If there’s one thing to love about digital photography, it’s the instant gratification. There’s no reason to wait one hour for your prints. If you have your own home digital photo lab, within minutes, you can shoot, print, and flip through a stack of prints - and you don’t have to spend a ton of money on heavy equipment.
If you’re a TiVo user, you probably can’t live without its ability to record and control TV shows. Roxio Toast 8, includes a TiVoToGo feature—but with a $100 price tag, it doesn’t quite have the same ring as “free,” which is how much TiVoDecode Manager costs.
We’ll be revealing four amazing – but purely conjectural – Apple product studies in the January issue of the magazine (check this website on Nov. 26 for the full article). But for now we wanted to share our vision of how this fabled tablet might pan out. We call it the MacBook Flash, and it eschews a bulky hard drive for featherweight flash memory. Granted, the lack of a spinning disk is all just rumor-mill hearsay, but the concept isn’t so far-fetched. The solid-state Flash could be slimmer than three-quarters of an inch thick, and include a touchscreen OS for drag-and-pinch navigation and fingertip data entry. For times when you need to write anything of length, you’d slide the screen upward, revealing a keyboard (à la the Sidekick mobile phone). Optical drive? Très gauche! Instead, you would install apps over an Internet connection (à la third-party iPhone apps) or through FireWire and USB drives. Only power demands compel us to spec the Flash at thicker than a half-inch. With a 2GHz Intel Core 2 Duo processor, 128GB of Samsung memory, and a 12-inch glossy widescreen display, this MacBook will need a legitimate power supply. So please consider. And check back on Nov. 26 for a peek a four entirely new product directions that Apple might explore.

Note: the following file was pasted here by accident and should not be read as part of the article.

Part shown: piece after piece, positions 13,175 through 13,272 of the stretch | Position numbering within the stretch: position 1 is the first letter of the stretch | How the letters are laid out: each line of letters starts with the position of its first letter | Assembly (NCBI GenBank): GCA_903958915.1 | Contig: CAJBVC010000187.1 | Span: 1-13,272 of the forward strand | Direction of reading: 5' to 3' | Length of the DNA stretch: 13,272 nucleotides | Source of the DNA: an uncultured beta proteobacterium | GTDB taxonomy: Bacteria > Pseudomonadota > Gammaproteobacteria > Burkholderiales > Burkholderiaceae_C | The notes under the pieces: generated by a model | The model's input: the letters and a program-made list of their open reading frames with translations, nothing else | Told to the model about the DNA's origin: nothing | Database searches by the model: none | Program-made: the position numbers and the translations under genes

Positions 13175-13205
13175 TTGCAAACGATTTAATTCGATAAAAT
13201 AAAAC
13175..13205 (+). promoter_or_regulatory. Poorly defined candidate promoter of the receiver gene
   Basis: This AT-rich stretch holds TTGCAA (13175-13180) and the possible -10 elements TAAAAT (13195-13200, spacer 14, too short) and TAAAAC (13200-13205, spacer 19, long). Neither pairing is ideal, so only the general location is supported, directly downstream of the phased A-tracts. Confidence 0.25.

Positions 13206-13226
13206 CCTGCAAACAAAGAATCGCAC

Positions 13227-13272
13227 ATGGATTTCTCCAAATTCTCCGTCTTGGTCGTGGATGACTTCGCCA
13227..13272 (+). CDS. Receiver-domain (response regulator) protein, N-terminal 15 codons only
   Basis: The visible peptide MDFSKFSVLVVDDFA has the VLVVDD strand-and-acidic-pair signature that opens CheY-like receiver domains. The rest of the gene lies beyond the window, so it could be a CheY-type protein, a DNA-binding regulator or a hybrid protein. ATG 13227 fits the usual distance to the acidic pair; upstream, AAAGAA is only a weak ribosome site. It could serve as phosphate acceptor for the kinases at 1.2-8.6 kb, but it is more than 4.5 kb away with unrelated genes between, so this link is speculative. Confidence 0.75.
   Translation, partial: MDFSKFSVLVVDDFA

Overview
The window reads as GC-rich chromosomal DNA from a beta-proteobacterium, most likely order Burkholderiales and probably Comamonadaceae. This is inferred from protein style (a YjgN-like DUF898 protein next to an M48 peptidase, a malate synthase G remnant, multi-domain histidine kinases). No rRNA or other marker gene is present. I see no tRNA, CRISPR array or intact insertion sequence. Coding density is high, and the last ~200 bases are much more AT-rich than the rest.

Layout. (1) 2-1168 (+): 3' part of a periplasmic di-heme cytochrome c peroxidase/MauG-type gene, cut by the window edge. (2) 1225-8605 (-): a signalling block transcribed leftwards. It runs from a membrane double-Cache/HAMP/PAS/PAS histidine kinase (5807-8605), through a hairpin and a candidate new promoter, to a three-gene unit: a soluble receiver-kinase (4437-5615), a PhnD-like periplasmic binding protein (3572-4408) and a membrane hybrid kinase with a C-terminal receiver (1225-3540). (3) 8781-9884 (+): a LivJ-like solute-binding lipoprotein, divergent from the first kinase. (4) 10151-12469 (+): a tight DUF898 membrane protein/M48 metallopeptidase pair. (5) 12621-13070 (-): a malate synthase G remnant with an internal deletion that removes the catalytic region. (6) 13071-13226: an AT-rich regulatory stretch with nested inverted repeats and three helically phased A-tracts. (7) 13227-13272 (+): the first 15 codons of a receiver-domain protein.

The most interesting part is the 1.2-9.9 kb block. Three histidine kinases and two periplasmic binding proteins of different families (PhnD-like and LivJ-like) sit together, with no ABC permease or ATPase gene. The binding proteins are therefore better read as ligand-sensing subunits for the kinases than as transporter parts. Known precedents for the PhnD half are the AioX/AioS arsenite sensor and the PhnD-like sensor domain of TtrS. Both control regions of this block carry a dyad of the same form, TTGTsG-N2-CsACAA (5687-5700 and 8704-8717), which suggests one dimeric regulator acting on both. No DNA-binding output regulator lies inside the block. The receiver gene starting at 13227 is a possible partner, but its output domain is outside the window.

Create, share, enjoy: It’s Mac|Life’s tagline, but it might as well be iLife ’08’s, too. Apple’s suite can do a lot for its low $79 price, weaving together audio, video, and photos into fun projects like a personal website or blog, hardcover photo albums, home movies complete with original music, and more. We reviewed the apps in iLife ’08 in our November issue, but this month we’re sharing our best tips and project ideas, to help you get the most from iLife’s new features. We hope they will inspire you to fire up your Mac - and your imagination.
Leopard will be in our excited little hands Friday at 6PM. No more cursing the iPhone because it delayed Leopard's launch. No more wondering if Spaces, Stacks and Time Machine are worth the hoopla. Soon we'll driving the most advanced operating system in the universe.*
The only thing more terrifying than your film is your budget. This Halloween you could throw a boring old party or hand out the same old candy. Or you could gather your friends and family and create a cinematic masterpiece. Follow us as we lead you to the summer camp that is The Mac|Life Guide to Creating a Cheap and Cheesy Horror Film.
Nobody got rich by throwing stuff away - except the garbagemen.Old iPods don’t die, they’re harvested. A growing mini-economy around scavenging parts is giving old and busted iPods second lives. With discarded electronics accounting for 70 percent of the heavy metals and 40 percent of the lead found in U.S. landfills, it helps to keep even a small percentage of Apple’s 100 million iPods out of the e-waste stream helps.